Common Frame Work Development

Common Frame Work Development

CFD code development is a niche area as opposed to employing CFD codes for applications and is hence, usually confined to academic institutes, research organizations and a few industries. Due to the broad spectrum of research areas, CFD development in academic institutes and research organizations was pursued in a way where each individual area was specifically addressed. This led to development of multiple codes and softwares. Although these codes addressed the problems successfully, there are huge drawbacks to this approach. The most notable of the drawbacks were 1) new codes written from scratch leading to a lot of spent efforts 2) new codes with entirely different code structure and 3) a huge difficulty in a natural evolution of the codes. From a software engineering perspective we know that a software can be written in a multitude of ways and while this may be beneficial for individual users solving individual applications, the approach is inefficient and uneconomical in the long run where the ultimate goal is to learn as much fluid physics as possible. Furthermore the knowledge and code intricacies lies only with the developer which hampers future developments leading to code maintainability issues. In this regard, several organizations have/are investigating approaches where a common platform can be used to develop CFD codes. This is the main motivation for pursuing this area. The common approach has many advantages ranging from easy code maintainability to quick algorithmic R&D in CFD and has the potential to revolutinize the CFD R&D.

 

High-fidelity simulations (DNS/LES) and large scale RANS simulations for real problems require huge computing resources. For DNS of a transport aircraft at cruise condition (Re = 50 × 106 ) about 2 × 1015 grid points are required. This places emphasis on algorithms amenable to large scale computing (Petascale and beyond). In this regard, we have developed a new framework which efficiently handles large hybrid meshes on any number of processors. This is attributed to a novel distributed mesh storage and data structures which enable parallelization. The algorithmic design makes possible to construct the partitions and the local mesh afresh without relying on previous partitioning information and thus, does not require storage by files. This provides flexibility to the CFD application in the sense that the number of processors can be changed dynamically during the solution process. The framework is end-to-end parallel and provides all the necessary information required for parallel computation. The framework can be used to quickly develop state of the art high-order algorithms like WENO etc.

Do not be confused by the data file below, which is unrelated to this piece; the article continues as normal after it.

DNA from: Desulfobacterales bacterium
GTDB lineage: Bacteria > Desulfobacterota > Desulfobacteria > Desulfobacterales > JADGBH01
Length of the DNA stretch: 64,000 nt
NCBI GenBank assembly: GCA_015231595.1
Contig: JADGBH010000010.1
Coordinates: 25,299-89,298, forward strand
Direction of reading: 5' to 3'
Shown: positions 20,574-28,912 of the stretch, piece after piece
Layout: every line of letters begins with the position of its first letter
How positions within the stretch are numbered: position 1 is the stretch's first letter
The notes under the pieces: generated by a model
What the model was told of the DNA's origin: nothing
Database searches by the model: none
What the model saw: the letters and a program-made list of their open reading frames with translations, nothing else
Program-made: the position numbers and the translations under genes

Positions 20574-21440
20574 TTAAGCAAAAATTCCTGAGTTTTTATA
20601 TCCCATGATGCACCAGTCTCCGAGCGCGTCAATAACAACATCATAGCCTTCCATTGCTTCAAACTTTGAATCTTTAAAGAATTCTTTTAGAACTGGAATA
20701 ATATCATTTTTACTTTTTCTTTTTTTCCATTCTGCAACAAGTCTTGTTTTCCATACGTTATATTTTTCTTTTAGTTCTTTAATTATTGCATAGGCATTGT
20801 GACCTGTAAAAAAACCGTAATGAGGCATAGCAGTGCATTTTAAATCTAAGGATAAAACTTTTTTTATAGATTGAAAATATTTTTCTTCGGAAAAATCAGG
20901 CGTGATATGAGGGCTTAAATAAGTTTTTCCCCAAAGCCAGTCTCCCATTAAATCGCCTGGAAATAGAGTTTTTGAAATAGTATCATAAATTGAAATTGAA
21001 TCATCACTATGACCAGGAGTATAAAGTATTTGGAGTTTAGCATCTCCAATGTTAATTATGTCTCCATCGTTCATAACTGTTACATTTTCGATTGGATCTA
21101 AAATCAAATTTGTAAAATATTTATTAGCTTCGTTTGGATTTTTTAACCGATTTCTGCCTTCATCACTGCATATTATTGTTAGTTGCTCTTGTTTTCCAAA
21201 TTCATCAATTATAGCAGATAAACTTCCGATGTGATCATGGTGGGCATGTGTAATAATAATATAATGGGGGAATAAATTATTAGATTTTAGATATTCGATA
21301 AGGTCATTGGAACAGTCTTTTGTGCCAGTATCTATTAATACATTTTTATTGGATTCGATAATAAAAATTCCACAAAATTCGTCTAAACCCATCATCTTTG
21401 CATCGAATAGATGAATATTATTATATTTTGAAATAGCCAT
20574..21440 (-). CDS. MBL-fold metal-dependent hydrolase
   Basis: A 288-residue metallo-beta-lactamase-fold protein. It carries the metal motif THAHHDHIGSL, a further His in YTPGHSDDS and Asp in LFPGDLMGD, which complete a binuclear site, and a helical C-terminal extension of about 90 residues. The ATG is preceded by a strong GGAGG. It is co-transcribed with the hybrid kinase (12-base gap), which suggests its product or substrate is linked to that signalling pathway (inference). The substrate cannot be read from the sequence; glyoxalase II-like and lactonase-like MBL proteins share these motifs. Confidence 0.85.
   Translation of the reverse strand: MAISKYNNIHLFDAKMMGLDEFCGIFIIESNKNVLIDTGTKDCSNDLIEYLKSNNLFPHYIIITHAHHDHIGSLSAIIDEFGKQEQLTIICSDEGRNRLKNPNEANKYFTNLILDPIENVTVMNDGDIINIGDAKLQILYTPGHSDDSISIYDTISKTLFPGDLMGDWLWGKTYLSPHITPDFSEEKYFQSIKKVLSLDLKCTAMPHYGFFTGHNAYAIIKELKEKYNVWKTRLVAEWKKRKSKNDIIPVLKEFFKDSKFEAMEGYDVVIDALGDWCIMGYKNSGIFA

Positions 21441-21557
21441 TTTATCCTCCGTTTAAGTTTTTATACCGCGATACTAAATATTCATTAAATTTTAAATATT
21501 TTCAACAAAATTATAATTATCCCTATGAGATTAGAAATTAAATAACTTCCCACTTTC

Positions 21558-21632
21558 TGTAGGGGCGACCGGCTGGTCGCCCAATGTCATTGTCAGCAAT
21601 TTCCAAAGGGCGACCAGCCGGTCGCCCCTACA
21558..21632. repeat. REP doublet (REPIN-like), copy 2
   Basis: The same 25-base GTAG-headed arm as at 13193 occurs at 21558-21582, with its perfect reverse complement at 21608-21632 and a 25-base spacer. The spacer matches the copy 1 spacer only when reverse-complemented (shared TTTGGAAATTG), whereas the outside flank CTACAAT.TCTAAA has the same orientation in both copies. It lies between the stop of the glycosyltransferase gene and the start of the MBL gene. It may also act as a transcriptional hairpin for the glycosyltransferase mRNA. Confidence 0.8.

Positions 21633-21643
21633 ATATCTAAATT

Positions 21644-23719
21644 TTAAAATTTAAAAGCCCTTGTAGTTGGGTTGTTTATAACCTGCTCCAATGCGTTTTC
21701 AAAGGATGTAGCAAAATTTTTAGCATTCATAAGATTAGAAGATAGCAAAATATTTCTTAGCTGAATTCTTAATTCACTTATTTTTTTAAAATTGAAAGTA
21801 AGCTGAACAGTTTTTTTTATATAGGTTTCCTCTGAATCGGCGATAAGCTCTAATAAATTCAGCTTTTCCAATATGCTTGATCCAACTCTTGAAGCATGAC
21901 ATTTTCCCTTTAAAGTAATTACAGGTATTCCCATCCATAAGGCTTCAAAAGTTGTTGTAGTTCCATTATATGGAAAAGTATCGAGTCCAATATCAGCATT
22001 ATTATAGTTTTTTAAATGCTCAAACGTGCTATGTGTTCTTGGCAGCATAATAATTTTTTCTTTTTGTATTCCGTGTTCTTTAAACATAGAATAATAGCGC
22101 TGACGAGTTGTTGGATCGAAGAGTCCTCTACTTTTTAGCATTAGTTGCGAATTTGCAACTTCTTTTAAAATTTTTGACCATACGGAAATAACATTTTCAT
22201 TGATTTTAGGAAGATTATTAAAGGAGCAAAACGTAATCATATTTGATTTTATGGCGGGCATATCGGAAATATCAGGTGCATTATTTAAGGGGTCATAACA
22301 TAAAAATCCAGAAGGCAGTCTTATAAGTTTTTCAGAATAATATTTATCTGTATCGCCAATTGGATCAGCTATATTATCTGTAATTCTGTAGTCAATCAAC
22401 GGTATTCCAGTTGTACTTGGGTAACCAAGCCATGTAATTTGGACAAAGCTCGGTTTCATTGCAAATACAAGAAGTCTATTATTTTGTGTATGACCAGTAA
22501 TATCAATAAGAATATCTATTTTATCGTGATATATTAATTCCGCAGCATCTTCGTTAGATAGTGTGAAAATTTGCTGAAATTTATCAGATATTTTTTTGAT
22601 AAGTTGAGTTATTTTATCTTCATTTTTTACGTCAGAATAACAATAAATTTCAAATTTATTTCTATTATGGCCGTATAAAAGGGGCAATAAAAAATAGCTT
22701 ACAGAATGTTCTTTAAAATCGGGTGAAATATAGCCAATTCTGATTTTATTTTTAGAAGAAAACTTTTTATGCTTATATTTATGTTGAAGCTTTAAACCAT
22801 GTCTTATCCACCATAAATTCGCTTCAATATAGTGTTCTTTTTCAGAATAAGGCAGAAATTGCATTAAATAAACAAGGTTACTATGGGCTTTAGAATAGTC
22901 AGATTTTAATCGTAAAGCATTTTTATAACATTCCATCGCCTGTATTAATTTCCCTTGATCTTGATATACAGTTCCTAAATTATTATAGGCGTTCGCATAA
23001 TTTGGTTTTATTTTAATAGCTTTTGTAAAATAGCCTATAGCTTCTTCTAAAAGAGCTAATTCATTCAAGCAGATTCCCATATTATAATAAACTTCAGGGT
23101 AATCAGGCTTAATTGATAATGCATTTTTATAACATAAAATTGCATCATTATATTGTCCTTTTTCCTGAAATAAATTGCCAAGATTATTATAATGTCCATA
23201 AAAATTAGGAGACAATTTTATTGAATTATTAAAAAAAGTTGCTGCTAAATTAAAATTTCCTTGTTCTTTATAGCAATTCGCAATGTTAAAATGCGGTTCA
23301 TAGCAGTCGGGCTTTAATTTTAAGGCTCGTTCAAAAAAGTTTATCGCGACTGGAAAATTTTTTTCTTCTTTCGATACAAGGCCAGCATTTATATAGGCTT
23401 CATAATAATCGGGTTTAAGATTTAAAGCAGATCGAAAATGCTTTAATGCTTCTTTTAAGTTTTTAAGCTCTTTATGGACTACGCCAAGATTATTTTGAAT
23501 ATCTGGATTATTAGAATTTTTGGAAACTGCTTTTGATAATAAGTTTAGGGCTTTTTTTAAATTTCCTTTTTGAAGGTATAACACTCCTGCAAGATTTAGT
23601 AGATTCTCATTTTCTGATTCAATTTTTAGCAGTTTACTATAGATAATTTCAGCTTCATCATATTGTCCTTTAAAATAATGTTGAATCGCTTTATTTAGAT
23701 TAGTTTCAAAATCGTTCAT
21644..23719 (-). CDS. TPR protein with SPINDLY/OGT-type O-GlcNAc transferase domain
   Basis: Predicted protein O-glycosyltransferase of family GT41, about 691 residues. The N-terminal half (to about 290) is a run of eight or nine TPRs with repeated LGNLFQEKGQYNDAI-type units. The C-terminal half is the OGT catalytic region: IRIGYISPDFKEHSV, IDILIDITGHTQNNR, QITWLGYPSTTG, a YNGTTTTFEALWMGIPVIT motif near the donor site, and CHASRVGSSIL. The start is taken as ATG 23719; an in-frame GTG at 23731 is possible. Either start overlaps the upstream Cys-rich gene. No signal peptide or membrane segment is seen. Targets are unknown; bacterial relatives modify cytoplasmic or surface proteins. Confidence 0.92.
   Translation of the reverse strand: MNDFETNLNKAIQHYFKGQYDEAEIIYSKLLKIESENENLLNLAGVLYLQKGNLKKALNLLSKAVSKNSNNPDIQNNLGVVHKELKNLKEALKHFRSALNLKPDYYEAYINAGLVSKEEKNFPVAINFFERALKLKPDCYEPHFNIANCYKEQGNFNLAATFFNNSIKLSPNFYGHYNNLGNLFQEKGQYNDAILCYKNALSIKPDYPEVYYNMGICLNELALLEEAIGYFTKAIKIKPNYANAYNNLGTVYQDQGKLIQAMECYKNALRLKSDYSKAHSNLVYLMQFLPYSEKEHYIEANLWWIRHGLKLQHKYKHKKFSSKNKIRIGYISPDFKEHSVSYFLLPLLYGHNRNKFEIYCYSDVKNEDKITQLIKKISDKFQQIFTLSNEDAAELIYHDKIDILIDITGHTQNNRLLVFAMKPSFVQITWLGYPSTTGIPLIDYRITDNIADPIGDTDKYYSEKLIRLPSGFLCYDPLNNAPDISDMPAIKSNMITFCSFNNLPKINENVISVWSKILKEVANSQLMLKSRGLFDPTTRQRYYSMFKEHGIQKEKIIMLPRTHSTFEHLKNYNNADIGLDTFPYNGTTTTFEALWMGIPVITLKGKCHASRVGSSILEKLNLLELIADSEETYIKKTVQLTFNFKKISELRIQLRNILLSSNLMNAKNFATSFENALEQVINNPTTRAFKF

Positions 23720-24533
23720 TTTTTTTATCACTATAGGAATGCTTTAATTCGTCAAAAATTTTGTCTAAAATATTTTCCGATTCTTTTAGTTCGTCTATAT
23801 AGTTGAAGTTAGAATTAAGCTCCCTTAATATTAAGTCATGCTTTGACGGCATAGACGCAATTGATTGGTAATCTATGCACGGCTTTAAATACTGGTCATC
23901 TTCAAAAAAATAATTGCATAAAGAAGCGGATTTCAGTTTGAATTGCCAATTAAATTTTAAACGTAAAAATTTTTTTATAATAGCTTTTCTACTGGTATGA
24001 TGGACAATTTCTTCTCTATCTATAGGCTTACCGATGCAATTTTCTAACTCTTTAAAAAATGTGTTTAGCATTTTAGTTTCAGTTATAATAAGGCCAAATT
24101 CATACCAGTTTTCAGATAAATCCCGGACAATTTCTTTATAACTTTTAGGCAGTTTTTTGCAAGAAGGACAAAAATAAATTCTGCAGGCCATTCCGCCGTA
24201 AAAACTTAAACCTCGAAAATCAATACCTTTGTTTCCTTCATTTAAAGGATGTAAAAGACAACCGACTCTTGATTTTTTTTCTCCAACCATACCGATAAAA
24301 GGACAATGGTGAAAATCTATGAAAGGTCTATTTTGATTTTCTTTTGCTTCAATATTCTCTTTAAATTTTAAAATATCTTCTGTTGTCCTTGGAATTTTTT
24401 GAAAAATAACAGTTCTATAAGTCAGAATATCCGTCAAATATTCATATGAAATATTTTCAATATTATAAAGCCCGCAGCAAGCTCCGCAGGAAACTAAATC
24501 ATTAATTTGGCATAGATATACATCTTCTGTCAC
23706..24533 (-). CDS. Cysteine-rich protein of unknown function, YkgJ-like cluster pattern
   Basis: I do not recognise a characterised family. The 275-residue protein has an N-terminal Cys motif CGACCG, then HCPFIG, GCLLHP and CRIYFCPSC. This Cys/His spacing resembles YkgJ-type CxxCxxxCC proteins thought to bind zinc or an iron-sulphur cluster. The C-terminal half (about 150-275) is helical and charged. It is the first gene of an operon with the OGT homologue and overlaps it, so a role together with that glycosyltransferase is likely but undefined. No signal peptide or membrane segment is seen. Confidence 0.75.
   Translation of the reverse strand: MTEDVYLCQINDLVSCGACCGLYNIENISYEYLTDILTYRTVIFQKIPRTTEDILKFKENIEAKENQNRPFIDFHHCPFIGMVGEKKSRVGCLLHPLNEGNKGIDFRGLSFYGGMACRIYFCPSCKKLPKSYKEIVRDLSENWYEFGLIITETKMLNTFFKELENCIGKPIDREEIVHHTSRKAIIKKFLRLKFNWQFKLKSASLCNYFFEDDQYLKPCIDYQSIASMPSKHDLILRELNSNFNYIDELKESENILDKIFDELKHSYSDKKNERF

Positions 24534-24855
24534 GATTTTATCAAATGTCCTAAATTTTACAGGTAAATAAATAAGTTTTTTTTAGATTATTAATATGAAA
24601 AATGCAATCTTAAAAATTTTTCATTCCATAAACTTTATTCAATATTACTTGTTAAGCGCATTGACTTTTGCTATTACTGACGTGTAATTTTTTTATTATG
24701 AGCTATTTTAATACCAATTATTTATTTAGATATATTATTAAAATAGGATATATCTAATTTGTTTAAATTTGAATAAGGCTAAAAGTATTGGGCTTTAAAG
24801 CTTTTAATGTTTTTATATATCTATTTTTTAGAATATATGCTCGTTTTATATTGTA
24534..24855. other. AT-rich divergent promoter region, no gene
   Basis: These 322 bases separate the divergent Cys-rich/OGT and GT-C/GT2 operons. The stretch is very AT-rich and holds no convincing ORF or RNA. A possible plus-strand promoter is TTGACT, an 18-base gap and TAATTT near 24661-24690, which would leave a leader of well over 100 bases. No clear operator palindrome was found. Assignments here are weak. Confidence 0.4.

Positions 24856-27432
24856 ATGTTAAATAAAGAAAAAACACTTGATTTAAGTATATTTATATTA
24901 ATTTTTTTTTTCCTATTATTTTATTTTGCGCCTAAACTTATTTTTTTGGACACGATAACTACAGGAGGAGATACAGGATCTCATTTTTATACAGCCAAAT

Presently the framework supports discretization based on finite volume methodology (FVM) although it can be readily used for discontinuous Galerkin (DG), spectral difference (SD), spectral volume (SV), spectral element (SE) methods. This will be addressed in a future development of the framework.

 

The framework has been tested and the results are extremely encouraging for large scale parallelism. We have performed a parallel partitioning test where large meshes (96 million and 427 million cells) have been used. The figure 1 shows the partitioning time for serial (blue) and parallel partitioning algorithms (orange) which is an indicator of the speed-up achieved.

 

Figure 1 Performance of parallel partitioning vis-a-vis serial partitioning in the framework

 

To handle large mesh sizes we have also developed a novel mesh structure for enabling parallel I/O using HDF5 library. Table 1 shows a good indication of the performance achieved by enabling parallel I/O demonstrating the promise of the framework for large scale parallelism.

 

Table1: I/O performance study using a 96 million mesh file

 

180 cores

240 cores

300 cores

360 cores

I/O

1465.0338

1534.025

1393.8819

1469.6725

Parallel I/O

2.6462

1.6641

3.4510

2.9646

Speed-up(x)

553.637

921.835

403.907

495.741

 

We have also developed a basic 3D parallel Euler solver and have validated it with the test cases available in the literature. The figures 2,3 below show the parallel peformance of the solver and the validation for one of the test cases. The solver written using the framework outperforms the solvers from SU2 in every regard.

 

Figure 2 Speedup of 3D Euler solver developed using Common Framework

 

Figure 3 Comparison of surface Cp distribution with experiments and SU2 code


Last updated on : 30-11-2017 01:58:35pm